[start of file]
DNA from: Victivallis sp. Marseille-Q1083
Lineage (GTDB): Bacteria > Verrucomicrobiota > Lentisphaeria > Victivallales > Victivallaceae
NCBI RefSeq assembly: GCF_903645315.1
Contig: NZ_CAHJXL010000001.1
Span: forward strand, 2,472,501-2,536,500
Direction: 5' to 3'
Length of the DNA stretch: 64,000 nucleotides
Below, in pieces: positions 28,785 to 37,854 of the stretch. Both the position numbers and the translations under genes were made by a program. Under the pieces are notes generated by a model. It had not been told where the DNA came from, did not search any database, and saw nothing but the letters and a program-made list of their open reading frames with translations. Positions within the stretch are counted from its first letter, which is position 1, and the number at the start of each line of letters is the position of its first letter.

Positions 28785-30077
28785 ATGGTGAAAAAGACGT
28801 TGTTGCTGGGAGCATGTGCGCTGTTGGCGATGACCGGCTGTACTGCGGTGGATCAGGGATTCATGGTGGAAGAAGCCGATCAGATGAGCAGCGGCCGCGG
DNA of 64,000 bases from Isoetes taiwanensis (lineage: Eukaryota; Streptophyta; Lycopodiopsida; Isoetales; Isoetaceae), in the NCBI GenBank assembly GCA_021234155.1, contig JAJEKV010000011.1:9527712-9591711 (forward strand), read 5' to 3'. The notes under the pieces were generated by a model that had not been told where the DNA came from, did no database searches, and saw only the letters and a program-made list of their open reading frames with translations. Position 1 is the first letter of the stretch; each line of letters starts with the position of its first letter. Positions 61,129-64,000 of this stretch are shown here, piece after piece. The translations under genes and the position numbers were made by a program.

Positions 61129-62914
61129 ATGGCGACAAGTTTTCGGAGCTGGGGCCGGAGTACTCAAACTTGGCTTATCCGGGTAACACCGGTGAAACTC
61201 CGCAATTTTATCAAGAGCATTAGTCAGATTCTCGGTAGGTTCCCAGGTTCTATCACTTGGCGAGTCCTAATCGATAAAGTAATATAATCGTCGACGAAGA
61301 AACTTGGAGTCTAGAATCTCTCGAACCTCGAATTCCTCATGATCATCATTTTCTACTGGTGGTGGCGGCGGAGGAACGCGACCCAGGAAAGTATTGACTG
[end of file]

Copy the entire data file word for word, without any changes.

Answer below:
DNA from: Victivallis sp. Marseille-Q1083
Lineage (GTDB): Bacteria > Verrucomicrobiota > Lentisphaeria > Victivallales > Victivallaceae
NCBI RefSeq assembly: GCF_903645315.1
Contig: NZ_CAHJXL010000001.1
Span: forward strand, 2,472,501-2,536,500
Direction: 5' to 3'
Length of the DNA stretch: 64,000 nucleotides
Below, in pieces: positions 28,785 to 37,854 of the stretch. Both the position numbers and the translations under genes were made by a program. Under the pieces are notes generated by a model. It had not been told where the DNA came from, did not search any database, and saw nothing but the letters and a program-made list of their open reading frames with translations. Positions within the stretch are counted from its first letter, which is position 1, and the number at the start of each line of letters is the position of its first letter.

Positions 28785-30077
28785 ATGGTGAAAAAGACGT
28801 TGTTGCTGGGAGCATGTGCGCTGTTGGCGATGACCGGCTGTACTGCGGTGGATCAGGGATTCATGGTGGAAGAAGCCGATCAGATGAGCAGCGGCCGCGG
DNA of 64,000 bases from Isoetes taiwanensis (lineage: Eukaryota; Streptophyta; Lycopodiopsida; Isoetales; Isoetaceae), in the NCBI GenBank assembly GCA_021234155.1, contig JAJEKV010000011.1:9527712-9591711 (forward strand), read 5' to 3'. The notes under the pieces were generated by a model that had not been told where the DNA came from, did no database searches, and saw only the letters and a program-made list of their open reading frames with translations. Position 1 is the first letter of the stretch; each line of letters starts with the position of its first letter. Positions 61,129-64,000 of this stretch are shown here, piece after piece. The translations under genes and the position numbers were made by a program.

Positions 61129-62914
61129 ATGGCGACAAGTTTTCGGAGCTGGGGCCGGAGTACTCAAACTTGGCTTATCCGGGTAACACCGGTGAAACTC
61201 CGCAATTTTATCAAGAGCATTAGTCAGATTCTCGGTAGGTTCCCAGGTTCTATCACTTGGCGAGTCCTAATCGATAAAGTAATATAATCGTCGACGAAGA
61301 AACTTGGAGTCTAGAATCTCTCGAACCTCGAATTCCTCATGATCATCATTTTCTACTGGTGGTGGCGGCGGAGGAACGCGACCCAGGAAAGTATTGACTG